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  • The Honey Nectar Peach and the Idea of Shanghai in Late Imperial China
  • Mark Swislocki (bio)

The provenance of the honey nectar peach is not known; some say Beijing, others say Kaifeng. No matter—after all, when a mandarin orange crosses the Huai River, it turns into a bitter orange; and when a plum crosses the Yellow River, it turns into an apricot. How could the relocation [to Shanghai] be good were it not for the rich soil and lively water? Whatever its origin is, it does not really matter.

—Chu Hua, Treatise on the Honey Nectar Peach, 1814

Toward the end of his first China travelogue, published in 1847, the Victorian botanist Robert Fortune reflected on the accomplishments of his “three years’ wanderings in the northern provinces of China,” remarking:

“Amongst the more important of the acquisitions which I made in the vicinity of Shanghae, I must not forget to mention a fine and large variety of peach, which comes into the markets there about the middle of August, and remains in perfection for about ten days. It is grown in the peach orchards, a few miles to the south of the city; and it is quite a usual thing to see peaches of this variety eleven inches in circumferences and twelve ounces in weight. This [End Page 1] is, probably, what some writers call the Peking peach, about which such exaggerated stories have been told.”1

Fortune traveled to China shortly after the signing of the 1842 Treaty of Nanjing, which opened Shanghai, along with four other port cities, to foreign settlement and trade. Fortune’s charge, which he carried from the Royal Horticultural Society, was to collect specimens of twenty-two alimentary and ornamental plants. Fortune soon fell out with the Horticultural Society, but the 17,000 tea-plant seeds he shipped from Shanghai to Calcutta helped the East India Company establish Britain’s first commercial tea plantations in India and establish itself as a world-class grower of this vital crop.2 Plants like the “Peking peach,” along with “new azaleas, camellias, chrysanthemums, peonies, and new species of roses,” which Fortune shipped back to Britain, further bolstered the evolving British imperial self-image as a paramount “governor of nature” more generally.3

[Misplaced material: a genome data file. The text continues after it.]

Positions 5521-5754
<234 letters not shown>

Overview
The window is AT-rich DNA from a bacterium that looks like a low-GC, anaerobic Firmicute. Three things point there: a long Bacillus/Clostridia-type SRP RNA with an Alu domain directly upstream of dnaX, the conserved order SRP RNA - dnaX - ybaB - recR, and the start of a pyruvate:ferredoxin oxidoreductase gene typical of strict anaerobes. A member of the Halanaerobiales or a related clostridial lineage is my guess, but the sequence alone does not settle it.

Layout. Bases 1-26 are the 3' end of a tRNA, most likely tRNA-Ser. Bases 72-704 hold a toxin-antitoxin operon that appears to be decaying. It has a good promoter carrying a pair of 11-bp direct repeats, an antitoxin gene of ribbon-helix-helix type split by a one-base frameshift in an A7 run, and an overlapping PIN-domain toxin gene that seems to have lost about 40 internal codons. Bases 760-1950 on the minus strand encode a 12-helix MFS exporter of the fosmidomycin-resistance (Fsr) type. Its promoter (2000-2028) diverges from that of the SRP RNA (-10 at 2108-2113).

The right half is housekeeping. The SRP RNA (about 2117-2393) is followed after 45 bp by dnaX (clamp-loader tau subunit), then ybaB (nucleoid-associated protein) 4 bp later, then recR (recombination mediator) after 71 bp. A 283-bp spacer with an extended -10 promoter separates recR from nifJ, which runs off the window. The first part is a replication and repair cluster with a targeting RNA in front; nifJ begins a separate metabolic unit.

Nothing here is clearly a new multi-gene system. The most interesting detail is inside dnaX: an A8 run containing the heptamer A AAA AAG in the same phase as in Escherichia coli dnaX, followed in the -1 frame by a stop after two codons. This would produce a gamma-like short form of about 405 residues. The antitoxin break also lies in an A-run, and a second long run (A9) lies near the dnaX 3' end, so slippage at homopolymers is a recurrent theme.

For Fortune himself, the Shanghai peach was a useful subject to turn to at the close of a book designed to expose myths about Chinese agriculture and simultaneously to promote the significance of his own botanical discoveries.4 On the one hand, there was no shortage of mythology and lore associated with the peach in China, for “hardly any other tree or fruit in China is so heavily overlaid with symbolism as the peach.”5 By the time of Fortune’s arrival, peaches had been closely associated with the quest for immortality for two millennia, ever since the Queen Mother of the West chided Emperor Wu of the Han (r. 140–86 BCE) for presuming that he could grow the peaches of immortality that she cultivated in her gardens in the fabled Kunlun Mountains. Several centuries later the poet Tao Qian (365–427) immortalized the image of peach blossoms as a portal to a utopian paradise in his “Peach Blossom Spring.” Peaches were also an important component of Chinese aspirations to create a cosmopolitan empire and were a symbol of “all the exotic things longed for and the unknown things hoped for.”6 On the other hand, while the qualities of the Shanghai peach were somewhat more diminutive than those [End Page 2] described by the Horticultural Society—“cultivated in the Emperor’s Garden and weighing 2 lbs.”—they also provided Fortune with an opportunity to boast of the bountiful crops and products that he witnessed first hand in Shanghai.7 He acknowledged a challenge in this regard, since he was writing in the wake of predecessors who had written with such hyperbole about the agriculture of southern China that it was not clear what terms were left for him to describe “the rich plains of Shanghae.” By laying claim to a fruit that grew neither in the capital in Beijing nor in the more familiar terrain of the south, Fortune placed himself at...